Stephen Malkmus & the Jicks: Wig Out at Jagbags 

The title of the Jicks' latest (which name-checks a classic D.C. hardcore album by Dag Nasty) asks us to at least consider the connection between the legacy of Malkmus and the legacy of Ian MacKaye, to try and trace a line from Pavement's literate psych-noise to the blend of testosterone and critical consciousness fueling 1980s hardcore. Bands like Minor Threat, Descendants and Black Flag sang about being awakened and pissed off about the status quo (among other subjects).

They were sensitive, but they weren't pussies. That you can say the same about Malkmus has been perhaps his greatest trick, especially given his professorial-slash-Baudelairean air. He's a neo-Beatnik, not a bruiser; always has been. He can name-check the quasi-Marxist spirit of Dag Nasty and their contemporaries, but he can't embody it. What's fascinating is how that's clearly - per the title - part of his fantasy life.

Wig Out at Jagbags continues Malkmus' reign as indie rock's premier intellectual decadent. While his work with Pavement was all crumbling industrial transcendentalism, his Jicks phase has been about chronicling pleasure and developing nostalgia, like that line in "Lariat" about being raised on "Tennyson and venison and the Grateful Dead." On "Rumble at the Rainbo" he asks the listener to "come and join [him] in this punk rock tomb" where no one changes. Like on his previous Jicks records, Malkmus grants himself the authority to include himself in anything, anywhere. It's his lack of seriousness, the loose, discursiveness of the songs on Jagbags, that lets him get away with it.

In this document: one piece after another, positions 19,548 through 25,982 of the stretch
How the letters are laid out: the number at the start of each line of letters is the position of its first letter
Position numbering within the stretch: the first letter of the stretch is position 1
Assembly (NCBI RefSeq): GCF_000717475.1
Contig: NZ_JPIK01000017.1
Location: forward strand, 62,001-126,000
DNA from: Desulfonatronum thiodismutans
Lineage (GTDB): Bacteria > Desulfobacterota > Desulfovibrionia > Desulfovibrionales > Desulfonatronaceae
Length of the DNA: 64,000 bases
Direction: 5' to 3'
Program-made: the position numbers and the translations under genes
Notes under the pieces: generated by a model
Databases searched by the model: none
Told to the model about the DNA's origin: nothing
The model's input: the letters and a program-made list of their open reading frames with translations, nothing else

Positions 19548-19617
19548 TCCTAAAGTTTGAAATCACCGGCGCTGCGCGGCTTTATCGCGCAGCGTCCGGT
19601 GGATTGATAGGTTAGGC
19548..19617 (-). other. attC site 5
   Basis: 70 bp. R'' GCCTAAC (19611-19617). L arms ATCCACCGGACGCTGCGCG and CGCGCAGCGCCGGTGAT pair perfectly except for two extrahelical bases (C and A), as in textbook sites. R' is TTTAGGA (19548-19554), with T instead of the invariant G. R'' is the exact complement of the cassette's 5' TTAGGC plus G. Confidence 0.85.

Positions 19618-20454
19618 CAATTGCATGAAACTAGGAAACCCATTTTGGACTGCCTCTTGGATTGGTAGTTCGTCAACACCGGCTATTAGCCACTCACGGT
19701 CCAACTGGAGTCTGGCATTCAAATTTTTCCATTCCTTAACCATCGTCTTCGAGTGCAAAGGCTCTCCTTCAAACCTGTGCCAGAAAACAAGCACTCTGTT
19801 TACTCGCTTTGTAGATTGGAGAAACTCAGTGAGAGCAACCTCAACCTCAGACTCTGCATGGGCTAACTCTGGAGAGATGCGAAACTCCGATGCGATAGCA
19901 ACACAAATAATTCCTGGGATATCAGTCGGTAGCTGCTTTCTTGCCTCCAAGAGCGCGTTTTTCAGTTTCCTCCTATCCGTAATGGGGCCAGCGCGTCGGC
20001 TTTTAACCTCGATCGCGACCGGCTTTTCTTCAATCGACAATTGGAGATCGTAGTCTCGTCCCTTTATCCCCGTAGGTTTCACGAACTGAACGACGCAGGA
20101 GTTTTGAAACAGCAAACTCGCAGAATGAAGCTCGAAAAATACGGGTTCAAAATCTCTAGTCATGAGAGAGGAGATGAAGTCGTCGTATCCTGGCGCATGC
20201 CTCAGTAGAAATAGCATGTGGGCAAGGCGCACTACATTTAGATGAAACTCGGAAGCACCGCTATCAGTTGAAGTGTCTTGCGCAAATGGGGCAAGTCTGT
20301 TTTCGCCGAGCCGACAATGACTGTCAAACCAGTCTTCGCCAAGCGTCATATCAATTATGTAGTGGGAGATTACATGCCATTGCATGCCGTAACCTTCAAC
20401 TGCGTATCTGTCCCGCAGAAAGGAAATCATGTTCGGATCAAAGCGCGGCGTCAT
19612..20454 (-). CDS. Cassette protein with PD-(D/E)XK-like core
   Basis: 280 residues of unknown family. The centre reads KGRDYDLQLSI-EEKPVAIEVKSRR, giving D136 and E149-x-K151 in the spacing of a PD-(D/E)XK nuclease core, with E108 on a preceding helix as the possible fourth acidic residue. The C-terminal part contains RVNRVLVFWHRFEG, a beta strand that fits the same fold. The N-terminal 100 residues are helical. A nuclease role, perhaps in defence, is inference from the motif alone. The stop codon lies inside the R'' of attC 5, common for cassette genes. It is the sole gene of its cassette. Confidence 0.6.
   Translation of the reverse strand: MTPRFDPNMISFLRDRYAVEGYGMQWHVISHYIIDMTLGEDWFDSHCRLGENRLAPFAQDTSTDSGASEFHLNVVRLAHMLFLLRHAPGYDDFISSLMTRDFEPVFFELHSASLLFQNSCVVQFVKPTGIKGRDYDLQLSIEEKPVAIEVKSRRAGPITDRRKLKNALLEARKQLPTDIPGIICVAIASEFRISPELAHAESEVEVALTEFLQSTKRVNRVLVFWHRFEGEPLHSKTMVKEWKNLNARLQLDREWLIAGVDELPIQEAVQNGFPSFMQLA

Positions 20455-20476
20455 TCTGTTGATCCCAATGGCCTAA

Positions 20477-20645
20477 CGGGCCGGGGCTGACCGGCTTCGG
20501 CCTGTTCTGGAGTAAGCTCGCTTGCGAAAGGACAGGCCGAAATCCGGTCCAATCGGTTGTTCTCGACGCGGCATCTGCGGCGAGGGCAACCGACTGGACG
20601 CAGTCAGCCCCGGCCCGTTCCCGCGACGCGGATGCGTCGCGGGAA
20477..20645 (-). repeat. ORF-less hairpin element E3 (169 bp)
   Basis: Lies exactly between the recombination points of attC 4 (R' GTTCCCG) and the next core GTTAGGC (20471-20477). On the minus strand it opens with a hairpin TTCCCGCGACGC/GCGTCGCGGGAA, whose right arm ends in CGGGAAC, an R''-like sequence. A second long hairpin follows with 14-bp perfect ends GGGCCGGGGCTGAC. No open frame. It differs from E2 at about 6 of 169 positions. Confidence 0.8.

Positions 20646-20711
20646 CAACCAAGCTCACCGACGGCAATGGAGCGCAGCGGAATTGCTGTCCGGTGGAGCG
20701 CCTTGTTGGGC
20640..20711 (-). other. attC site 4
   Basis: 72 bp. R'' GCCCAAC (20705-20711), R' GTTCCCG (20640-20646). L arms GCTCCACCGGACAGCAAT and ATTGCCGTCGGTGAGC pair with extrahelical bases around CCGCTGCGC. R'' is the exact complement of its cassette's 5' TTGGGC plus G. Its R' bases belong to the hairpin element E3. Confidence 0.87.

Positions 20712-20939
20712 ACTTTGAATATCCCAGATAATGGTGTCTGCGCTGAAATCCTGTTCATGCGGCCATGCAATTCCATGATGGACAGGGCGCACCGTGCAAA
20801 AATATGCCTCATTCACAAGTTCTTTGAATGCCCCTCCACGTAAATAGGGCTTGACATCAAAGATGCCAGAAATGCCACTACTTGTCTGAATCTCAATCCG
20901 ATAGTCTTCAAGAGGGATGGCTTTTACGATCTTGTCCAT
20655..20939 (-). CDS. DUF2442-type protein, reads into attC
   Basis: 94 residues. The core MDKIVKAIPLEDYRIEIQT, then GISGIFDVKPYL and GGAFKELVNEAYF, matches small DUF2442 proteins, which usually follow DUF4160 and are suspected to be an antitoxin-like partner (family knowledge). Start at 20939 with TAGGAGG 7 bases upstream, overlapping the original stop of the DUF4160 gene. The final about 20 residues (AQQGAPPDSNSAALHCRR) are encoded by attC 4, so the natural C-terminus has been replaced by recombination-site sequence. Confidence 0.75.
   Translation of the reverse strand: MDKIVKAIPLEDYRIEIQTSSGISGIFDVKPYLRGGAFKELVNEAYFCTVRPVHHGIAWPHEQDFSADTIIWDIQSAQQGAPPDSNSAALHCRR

More by Sean Bottai


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